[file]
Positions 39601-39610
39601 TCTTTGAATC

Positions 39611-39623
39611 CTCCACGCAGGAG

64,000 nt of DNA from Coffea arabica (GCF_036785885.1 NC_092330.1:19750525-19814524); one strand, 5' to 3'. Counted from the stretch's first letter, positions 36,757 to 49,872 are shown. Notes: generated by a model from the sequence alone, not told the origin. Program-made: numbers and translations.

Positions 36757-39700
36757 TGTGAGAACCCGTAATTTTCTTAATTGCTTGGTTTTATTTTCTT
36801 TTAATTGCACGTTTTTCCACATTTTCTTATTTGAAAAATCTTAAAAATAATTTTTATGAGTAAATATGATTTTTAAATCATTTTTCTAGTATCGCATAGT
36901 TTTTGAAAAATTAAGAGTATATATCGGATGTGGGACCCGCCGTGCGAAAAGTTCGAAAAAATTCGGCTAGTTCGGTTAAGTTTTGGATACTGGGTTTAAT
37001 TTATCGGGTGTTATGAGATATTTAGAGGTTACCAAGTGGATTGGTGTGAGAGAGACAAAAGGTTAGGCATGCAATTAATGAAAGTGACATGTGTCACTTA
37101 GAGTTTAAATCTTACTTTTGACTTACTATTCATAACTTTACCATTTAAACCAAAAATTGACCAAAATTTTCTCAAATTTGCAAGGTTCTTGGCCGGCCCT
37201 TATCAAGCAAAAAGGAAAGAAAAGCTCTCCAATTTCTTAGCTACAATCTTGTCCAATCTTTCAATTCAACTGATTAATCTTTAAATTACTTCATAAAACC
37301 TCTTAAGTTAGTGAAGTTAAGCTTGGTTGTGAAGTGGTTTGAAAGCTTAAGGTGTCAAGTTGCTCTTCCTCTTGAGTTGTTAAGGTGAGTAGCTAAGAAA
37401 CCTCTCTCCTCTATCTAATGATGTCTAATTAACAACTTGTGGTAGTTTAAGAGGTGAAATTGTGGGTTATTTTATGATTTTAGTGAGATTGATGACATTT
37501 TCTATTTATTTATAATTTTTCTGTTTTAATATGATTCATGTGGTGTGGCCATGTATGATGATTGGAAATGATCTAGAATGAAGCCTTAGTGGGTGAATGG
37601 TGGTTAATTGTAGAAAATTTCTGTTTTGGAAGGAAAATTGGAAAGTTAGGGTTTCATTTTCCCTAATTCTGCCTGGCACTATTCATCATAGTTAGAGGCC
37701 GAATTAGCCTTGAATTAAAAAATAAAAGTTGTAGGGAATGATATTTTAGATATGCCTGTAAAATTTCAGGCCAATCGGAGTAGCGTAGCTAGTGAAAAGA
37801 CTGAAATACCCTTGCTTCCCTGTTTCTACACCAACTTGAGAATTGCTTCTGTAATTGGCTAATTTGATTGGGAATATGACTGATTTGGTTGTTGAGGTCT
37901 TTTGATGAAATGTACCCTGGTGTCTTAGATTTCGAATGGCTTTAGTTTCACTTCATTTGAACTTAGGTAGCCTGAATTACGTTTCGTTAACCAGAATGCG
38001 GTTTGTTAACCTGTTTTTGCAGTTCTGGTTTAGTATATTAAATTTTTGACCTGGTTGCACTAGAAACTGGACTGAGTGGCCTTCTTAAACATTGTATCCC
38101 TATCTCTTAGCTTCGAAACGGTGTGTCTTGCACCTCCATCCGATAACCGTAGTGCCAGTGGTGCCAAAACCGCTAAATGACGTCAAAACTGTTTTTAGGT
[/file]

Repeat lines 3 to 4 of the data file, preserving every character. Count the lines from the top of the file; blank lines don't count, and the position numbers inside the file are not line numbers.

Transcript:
Positions 39611-39623
39611 CTCCACGCAGGAG